Wisconsin Officials Warn About COVID-19 Vaccine Scams

With Vaccines In The News, Reports Of Fraudulent Clinical Trials Are Increasing

Rich Pedroncelli/AP Photo 

Wisconsin officials are warning residents about the possibility of online and phone scams that convince people they’re participating in COVID-19 vaccine trials.

Lara Sutherlin is head of the Division of Trade and Consumer Protection at the Wisconsin Department of Agriculture, Trade and Consumer Protection (DATCP). She said her department has already received questions about the legitimacy of specific clinical trials. So far the department has not found any fraudulent trials, but Sutherlin said she expects such scams will happen.

“We’ve seen scams around cures, scams around testing and we are anticipating scams around these clinical trials,” Sutherlin said. “Because of the kind of information that people are going to be giving in the context of a clinical trial, we want to make sure people understand how to identify a legitimate one and one that could be fraudulent.”

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Lisa Schiller, director of investigations and communications for the Better Business Bureau of Wisconsin, said bureaus in other states have already received reports of vaccine-related scams in recent weeks.

“Scammers follow the news. So of course now with all of the talk about the vaccine in the news, scammers are going to try to benefit from that,” Schiller said. “They’re going to catch consumers while they’re most vulnerable and try to take advantage of that.”

Sutherlin said real clinical trials gather sensitive information about participants, like contact information, demographic data and medical history.

“What they’re not going to ask you about is your social security number or your financial account numbers,” Sutherlin said. “One key way to determine whether or not it’s a fraudulent scam is one that is asking you for financial information.”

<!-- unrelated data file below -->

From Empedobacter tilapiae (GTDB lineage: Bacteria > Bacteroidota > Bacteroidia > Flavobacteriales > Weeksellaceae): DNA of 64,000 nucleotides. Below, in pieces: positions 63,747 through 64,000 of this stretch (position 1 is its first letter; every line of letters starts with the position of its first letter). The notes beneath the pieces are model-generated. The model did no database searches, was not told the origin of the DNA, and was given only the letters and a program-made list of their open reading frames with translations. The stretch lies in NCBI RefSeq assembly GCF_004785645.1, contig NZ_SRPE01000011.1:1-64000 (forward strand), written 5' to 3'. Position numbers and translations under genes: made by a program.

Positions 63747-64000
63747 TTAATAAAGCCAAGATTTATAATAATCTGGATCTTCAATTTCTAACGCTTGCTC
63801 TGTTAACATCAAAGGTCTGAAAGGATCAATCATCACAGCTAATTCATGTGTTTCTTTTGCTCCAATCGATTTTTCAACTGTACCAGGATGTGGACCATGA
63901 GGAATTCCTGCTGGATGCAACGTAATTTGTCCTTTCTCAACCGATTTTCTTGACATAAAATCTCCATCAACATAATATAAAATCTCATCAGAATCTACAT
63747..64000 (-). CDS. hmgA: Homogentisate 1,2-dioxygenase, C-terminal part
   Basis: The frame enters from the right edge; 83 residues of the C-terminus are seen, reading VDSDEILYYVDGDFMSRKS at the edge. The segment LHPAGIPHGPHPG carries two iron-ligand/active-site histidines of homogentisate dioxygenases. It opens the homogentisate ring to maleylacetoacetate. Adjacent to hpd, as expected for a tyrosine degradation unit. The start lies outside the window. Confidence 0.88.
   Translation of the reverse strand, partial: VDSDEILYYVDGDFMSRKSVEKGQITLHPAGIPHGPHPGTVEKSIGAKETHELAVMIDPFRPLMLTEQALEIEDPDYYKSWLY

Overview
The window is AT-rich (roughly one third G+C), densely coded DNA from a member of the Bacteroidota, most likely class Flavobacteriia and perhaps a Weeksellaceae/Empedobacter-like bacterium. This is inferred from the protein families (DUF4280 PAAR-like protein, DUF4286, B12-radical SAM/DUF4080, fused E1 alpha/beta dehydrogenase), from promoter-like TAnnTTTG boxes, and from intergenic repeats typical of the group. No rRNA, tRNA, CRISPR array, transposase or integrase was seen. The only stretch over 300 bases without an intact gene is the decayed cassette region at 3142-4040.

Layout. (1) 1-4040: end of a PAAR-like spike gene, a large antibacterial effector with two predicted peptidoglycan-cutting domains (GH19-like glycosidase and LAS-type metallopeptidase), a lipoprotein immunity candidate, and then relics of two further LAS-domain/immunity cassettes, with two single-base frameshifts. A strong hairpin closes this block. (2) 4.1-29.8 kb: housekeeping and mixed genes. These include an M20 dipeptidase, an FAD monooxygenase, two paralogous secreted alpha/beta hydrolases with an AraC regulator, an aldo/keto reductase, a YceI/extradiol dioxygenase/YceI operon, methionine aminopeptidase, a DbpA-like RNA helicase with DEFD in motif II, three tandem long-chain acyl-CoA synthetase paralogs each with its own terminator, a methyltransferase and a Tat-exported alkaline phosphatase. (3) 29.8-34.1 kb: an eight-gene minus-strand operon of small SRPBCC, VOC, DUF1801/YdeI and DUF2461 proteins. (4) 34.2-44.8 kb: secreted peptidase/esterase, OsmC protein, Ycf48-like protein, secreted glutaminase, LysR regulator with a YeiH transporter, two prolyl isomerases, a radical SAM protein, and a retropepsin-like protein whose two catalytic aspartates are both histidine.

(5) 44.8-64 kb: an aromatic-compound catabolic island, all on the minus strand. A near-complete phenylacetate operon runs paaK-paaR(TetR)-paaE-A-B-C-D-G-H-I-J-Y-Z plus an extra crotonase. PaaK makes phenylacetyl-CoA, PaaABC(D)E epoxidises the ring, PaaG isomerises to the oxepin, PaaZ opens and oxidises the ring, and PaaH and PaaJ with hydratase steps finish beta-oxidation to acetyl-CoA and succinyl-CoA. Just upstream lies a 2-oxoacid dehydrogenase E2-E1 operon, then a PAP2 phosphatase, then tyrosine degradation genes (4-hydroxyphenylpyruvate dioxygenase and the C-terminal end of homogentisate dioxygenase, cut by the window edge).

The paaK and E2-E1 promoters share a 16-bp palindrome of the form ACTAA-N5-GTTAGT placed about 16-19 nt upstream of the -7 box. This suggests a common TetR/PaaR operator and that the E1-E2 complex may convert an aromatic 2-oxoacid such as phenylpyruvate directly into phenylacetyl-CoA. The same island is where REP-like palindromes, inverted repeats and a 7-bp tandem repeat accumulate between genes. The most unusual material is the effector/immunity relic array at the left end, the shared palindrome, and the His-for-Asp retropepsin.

She said people should also never pay to participate in a clinical trial.

Sutherlin also said that trial scams in other states have most often popped up as an unsolicited phone call, email, text or social media message.

Schiller with the Better Business Bureau of Wisconsin said there has been a spike in online fraud in Wisconsin and across the country this year. The scams have involved items related to the pandemic, like masks and toilet paper, or play on people’s desire for connection.

“We’re seeing a huge increase in people trying to purchase animals online, mostly puppies,” Schiller said. “Once you pay the money for the dog, then (the scammers are) asking for more money. They’re saying that they’ll send the dog, but now you have to pay for the airline ticket. And then all of a sudden there’s a problem with that and you have to pay for vaccinations and paperwork and the list goes on and on.”

She said there has also been an uptick in romance-related email scams with people unable to date in-person.

Sutherlin said the emotional toll of the COVID-19 pandemic has left many people feeling vulnerable and uncertain about the future.

“That’s when scammers come in, when they know you want this information, when they know you feel unsafe and they can promise you quick money, a quick cure, a quick test, quick debt relief, quick housing, whatever it is that is making you insecure. And the COVID crisis, of course, is making us feel insecure in all of those ways,” Sutherlin said.

She said the Federal Trade Commission has already reported over 3,000 complaints of scams in Wisconsin that total over $2 million worth of fraud.

If someone wants to participate in a COVID-19 vaccine trial, Sutherlin said the safest way to do so is by going to the National Institute for Allergy and Infectious Diseases’s website to volunteer and verify that a clinical trial is legitimate.

Vaccine-related scams can be reported to DATCP and the Better Business Bureau.

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